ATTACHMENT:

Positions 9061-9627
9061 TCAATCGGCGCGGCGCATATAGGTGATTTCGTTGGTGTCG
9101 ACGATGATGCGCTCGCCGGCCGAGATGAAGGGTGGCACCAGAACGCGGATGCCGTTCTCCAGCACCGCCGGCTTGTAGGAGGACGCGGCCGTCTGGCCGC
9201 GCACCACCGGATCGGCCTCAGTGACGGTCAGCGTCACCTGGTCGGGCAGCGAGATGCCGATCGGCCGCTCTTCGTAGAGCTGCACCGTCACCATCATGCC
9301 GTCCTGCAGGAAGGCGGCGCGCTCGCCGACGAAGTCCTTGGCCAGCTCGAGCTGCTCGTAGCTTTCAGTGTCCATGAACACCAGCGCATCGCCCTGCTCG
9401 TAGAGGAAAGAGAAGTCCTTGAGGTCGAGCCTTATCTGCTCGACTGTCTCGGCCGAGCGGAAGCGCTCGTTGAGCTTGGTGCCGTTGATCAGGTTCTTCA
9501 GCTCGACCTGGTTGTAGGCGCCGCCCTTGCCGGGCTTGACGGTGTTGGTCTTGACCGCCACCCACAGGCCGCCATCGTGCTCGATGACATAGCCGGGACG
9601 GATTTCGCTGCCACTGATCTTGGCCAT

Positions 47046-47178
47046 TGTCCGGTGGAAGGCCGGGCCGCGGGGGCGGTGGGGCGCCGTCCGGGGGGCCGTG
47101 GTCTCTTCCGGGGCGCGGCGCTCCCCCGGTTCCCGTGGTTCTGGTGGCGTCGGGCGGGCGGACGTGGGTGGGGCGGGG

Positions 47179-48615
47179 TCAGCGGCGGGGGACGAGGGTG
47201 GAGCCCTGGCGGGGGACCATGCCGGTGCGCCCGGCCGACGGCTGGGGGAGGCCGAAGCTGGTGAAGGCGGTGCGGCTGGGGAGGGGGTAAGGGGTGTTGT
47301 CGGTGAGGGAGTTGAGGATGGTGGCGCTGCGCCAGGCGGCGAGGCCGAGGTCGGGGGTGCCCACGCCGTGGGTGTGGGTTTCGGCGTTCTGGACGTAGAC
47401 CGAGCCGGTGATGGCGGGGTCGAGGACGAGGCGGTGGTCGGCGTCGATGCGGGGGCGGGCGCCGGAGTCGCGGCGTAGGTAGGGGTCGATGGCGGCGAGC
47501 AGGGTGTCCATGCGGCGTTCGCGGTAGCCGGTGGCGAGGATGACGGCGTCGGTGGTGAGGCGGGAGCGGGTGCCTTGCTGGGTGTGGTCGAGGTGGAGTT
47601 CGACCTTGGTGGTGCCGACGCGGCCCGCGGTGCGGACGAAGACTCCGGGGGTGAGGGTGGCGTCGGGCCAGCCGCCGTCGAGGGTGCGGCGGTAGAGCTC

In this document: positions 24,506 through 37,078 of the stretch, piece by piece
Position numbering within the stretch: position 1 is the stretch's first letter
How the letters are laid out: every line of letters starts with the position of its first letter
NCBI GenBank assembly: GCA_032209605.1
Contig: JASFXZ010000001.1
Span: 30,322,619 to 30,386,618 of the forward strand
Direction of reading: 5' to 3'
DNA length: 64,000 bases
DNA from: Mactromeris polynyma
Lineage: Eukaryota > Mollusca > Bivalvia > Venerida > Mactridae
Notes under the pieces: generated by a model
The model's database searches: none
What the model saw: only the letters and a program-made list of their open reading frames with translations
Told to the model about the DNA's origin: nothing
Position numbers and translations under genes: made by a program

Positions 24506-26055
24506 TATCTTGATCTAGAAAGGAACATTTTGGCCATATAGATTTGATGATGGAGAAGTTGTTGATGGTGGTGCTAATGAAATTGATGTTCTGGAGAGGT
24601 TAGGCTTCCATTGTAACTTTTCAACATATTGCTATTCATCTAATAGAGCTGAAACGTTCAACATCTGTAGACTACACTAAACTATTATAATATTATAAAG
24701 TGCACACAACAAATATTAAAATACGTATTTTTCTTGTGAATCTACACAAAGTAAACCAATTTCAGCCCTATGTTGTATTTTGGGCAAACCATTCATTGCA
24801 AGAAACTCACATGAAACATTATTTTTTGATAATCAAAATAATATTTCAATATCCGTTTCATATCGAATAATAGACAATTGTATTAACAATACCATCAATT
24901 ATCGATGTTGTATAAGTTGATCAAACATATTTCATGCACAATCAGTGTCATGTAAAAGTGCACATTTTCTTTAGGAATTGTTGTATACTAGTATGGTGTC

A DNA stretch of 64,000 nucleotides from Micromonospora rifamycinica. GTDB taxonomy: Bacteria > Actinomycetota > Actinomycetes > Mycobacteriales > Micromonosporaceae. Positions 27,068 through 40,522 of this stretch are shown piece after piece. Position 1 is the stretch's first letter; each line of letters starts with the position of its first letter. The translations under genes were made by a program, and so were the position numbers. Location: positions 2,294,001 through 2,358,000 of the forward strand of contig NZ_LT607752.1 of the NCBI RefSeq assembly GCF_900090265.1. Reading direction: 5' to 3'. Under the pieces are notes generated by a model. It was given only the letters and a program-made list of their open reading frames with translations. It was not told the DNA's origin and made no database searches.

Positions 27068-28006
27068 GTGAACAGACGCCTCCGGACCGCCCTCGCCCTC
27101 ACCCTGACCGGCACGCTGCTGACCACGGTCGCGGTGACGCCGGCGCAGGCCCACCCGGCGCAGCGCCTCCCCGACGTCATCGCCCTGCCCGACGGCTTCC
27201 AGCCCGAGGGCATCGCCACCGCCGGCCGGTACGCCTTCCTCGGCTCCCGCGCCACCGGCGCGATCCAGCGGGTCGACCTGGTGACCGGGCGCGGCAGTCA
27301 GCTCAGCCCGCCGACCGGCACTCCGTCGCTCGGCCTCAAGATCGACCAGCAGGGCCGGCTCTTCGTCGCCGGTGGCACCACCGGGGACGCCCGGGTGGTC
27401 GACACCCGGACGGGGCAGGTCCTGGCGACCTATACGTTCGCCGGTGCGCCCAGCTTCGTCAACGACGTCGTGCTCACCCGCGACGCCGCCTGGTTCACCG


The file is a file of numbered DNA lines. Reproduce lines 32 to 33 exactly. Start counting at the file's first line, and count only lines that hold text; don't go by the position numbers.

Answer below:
Told to the model about the DNA's origin: nothing
Position numbers and translations under genes: made by a program